I read this in one of the site I stumbled into..I find it quite interesting for some reasons...hope to have time to share why I am doing some readings and research of what really pagerank is???keep reading!!! wish everyone in advance a very great and blessed weekend!!!
Fighting for more PageRankKeep in mind that the PageRank value is just one part of how Google determines which pages to show you when you search for something. I want to stress that point because so many people get really hung up on PageRank. A low PageRank is often an indicator of problems, and a high PageRank is an indicator that you’re doing something right, but PageRank itself is just a small part of how Google ranks your pages.
When you type a search term into Google and click Search, Google starts looking through its database for pages with the words you’ve typed. Then it examines each page to decide which pages are most relevant to your search. Google considers many characteristics: what the title/ tag says, how the keywords are treated (are they bold or italic or in bulleted lists?), where the keywords sit on the page, and so on. It also considers PageRank.
Clearly it’s possible for a page with a low PageRank to rank higher than one with a high PageRank in some searches. When that happens, it simply means that the value provided by the high PageRank isn’t enough to outweigh the value of all the other characteristics of the page that Google considered.
I like to think of PageRank as a tiebreaker. Imagine a situation in which you have a page that, using all other forms of measurement, ranks as equally well as a competitor’s page.
Google has looked at both pages, found the same number of keywords in the same sorts of positions, and thinks both pages are equally good matches for a particular keyword search. However, your competitor’s page has a higher PageRank than yours.
Which page will rank higher in a Google search for that keyword? Your competitor’s. Many people claim PageRank isn’t important, and that site owners often focus too much on PageRank (that may be true). But PageRank, or something similar, definitely is a factor. As Google has said:
“The heart of our software is PageRank(tm), a system for ranking web pages developed by our founders Larry Page and Sergey Brin at Stanford University. And while we have dozens of engineers working to improve every aspect of Google on a daily basis, PageRank continues to provide the basis for all of our web search tools.”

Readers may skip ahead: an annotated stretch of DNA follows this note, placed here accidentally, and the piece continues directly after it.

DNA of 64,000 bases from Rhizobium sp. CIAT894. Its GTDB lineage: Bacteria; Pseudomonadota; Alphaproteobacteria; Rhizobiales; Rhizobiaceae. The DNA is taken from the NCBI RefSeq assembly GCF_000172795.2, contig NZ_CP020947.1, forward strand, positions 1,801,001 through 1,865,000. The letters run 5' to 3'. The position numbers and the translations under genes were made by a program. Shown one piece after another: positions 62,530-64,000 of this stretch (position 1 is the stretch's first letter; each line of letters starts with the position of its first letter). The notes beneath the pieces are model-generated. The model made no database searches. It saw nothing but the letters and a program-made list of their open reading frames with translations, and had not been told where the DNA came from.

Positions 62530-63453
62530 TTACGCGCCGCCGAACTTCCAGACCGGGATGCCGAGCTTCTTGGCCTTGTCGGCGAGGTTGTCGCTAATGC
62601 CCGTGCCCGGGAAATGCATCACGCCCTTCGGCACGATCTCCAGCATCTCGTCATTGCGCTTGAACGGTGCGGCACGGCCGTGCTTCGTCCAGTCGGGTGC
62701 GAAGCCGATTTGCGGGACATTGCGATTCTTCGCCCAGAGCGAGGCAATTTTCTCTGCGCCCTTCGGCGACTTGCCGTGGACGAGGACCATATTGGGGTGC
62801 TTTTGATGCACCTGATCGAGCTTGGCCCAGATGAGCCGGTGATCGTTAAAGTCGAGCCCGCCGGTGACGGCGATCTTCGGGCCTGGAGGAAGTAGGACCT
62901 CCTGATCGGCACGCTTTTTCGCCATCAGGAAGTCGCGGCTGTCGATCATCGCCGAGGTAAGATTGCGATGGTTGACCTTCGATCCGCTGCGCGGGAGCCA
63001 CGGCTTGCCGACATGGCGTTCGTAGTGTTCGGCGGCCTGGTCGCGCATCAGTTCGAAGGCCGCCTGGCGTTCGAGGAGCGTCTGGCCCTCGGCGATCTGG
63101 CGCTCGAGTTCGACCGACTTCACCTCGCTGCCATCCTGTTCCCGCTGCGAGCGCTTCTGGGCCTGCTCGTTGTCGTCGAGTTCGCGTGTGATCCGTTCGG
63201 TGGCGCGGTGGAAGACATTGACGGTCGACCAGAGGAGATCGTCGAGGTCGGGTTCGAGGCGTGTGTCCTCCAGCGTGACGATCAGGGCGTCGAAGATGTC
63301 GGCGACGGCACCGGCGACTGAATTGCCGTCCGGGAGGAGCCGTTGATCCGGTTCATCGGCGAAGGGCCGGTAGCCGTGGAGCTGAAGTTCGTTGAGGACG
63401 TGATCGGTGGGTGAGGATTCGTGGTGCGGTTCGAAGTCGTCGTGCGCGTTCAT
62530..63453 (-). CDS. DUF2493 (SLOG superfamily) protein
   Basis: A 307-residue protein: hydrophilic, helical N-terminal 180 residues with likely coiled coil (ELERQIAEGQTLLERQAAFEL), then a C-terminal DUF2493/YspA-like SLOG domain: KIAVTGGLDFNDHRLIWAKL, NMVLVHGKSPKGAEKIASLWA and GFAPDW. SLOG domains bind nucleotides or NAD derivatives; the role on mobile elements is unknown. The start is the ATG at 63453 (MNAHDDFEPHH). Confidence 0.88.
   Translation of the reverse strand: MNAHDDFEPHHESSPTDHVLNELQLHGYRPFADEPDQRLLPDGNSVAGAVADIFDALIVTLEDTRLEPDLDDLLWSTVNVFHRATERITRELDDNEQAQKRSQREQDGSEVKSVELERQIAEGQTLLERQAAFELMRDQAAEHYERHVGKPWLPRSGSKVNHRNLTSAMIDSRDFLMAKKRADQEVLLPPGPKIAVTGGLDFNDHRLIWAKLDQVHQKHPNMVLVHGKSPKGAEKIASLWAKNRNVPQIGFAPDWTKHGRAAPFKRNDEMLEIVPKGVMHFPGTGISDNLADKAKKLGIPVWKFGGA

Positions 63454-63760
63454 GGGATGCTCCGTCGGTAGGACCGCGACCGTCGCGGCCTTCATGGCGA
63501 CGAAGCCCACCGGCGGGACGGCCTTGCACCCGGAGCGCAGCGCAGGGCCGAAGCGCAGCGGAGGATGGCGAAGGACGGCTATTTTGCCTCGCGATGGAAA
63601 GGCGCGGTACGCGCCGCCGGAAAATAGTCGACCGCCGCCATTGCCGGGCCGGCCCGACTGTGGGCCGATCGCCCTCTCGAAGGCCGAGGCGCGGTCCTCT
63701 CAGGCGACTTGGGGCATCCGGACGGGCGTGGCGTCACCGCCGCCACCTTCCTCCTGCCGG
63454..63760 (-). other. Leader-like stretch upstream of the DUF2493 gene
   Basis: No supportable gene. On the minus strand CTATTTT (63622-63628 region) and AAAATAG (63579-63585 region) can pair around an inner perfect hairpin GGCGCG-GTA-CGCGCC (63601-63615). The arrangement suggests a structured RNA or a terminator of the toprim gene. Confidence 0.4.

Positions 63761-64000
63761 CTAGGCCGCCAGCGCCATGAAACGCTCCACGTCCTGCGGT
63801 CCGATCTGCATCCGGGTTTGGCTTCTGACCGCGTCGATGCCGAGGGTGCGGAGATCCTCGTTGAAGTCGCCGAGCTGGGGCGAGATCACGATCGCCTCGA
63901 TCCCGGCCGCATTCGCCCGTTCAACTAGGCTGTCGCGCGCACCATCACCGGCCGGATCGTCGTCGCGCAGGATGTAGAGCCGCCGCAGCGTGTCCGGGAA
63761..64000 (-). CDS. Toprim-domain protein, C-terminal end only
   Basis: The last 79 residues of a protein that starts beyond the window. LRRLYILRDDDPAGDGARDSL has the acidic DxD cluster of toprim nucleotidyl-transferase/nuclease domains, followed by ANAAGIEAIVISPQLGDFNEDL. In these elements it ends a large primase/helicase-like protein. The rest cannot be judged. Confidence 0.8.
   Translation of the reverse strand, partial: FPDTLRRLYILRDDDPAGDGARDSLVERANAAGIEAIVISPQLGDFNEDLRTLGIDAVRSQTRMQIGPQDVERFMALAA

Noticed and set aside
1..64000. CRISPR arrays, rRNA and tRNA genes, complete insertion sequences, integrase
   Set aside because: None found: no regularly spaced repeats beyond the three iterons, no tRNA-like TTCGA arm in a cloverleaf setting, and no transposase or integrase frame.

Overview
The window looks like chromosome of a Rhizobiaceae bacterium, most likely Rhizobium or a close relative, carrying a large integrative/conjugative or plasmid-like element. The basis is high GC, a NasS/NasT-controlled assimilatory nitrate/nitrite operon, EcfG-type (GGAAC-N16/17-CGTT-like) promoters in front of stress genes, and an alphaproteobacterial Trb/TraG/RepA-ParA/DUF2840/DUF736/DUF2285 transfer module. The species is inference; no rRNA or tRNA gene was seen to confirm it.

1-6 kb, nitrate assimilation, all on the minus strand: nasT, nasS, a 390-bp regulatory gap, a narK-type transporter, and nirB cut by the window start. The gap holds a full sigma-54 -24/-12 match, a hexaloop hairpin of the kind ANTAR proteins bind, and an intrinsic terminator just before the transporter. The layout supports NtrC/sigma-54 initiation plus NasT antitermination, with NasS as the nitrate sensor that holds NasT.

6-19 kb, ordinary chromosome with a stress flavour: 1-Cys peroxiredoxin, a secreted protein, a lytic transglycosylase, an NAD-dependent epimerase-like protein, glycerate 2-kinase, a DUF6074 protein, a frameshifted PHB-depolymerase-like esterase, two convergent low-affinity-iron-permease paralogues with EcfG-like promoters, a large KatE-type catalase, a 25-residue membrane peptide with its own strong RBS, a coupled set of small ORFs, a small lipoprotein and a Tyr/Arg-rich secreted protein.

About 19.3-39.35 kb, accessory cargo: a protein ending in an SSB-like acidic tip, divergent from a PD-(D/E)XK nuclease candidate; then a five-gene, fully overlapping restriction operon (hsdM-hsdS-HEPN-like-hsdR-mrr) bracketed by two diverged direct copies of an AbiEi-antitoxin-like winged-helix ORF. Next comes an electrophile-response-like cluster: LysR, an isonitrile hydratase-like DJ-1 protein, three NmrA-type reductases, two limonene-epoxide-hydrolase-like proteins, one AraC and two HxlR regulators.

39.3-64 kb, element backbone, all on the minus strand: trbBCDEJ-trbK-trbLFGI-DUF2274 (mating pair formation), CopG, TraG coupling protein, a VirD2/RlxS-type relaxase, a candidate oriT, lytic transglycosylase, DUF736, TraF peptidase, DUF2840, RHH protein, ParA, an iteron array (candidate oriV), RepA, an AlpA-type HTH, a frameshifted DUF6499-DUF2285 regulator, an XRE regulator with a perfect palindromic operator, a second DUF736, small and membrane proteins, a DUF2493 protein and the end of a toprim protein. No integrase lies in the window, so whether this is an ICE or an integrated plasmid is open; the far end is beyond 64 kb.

By the way, you could be forgiven for thinking PageRank document, Larry Page. (The other that the term PageRankcomes from the idea of, founder is Sergey Brin.) The truth is probably well, ranking pages. Google claims, however, somewhere in between. Otherwise, why isn’t it that it comes from the name of one of the the PageBrinRank?
The PageRank algorithm
I want to quickly show you the PageRank algorithm; but don’t worry, I’m not going to get hung up on it. In fact, you really don’t need to be able to read and follow it, as I explain in a moment. Here it is:
PR (A) = (1 – d) + d (PR (t1) / C (t1) + … + PR (tn) / C (tn))
PR = PageRank
A = Web page A
d = A damping factor, usually set to 0.85
t1…tn = Pages linking to Web page A
C = The number of outbound links from page tn
I could explain all this to you, honestly I could. But I don’t want to. And furthermore, I don’t have to because you don’t need to be able to read the algorithm.
Rather than take you through the PageRank algorithm step by step, here are a few key points that explain more or less how it works:
As soon as a page enters the Google index, it has an intrinsic PageRank. Admittedly, the PageRank is very small, but it’s there.
A page has a PageRank only if it’s indexed by Google. Links to your site from pages that have not yet been indexed are effectively worthless, as far as PageRank goes.
When you place a link on a page, pointing to another page, the page with the link is voting for the page it’s pointing to. These votes are how PageRank increases. As a page gets more and more links into it, its PageRank grows.
Linking to another page doesn’t reduce the PageRank of the origin page, but it does increase the PageRank of the receiving page. It’s sort of like a company’s shareholders meeting, at which people with more shares have more votes. They don’t lose their shares when they vote. But the more shares they have, the more votes they can place.
Pages with no links out of them are wasting PageRank; they don’t get to vote for other pages. Because a page’s inherent PageRank is not terribly high, this isn’t normally a problem. It becomes a problem if you have a large number of links to dangling pages of this kind. Or it can be a problem if you have a dangling page with a high PageRank.
Though rare, this could happen if you have a page that many external sites link to that then links directly to an area of your site that won’t benefit from PageRank, such as a complex e-commerce catalog system that Google can’t index or an external e-commerce system hosted on another site. Unless the page links to other pages inside your Web site, it won’t be voting for those pages and thus won’t be able to raise their PageRank.
A single link from a dangling page can channel that PageRank back into your site. Make sure that all your pages have at least one link back into the site. This usually isn’t a problem because most sites are built with common navigation bars and often text links at the bottom of the page.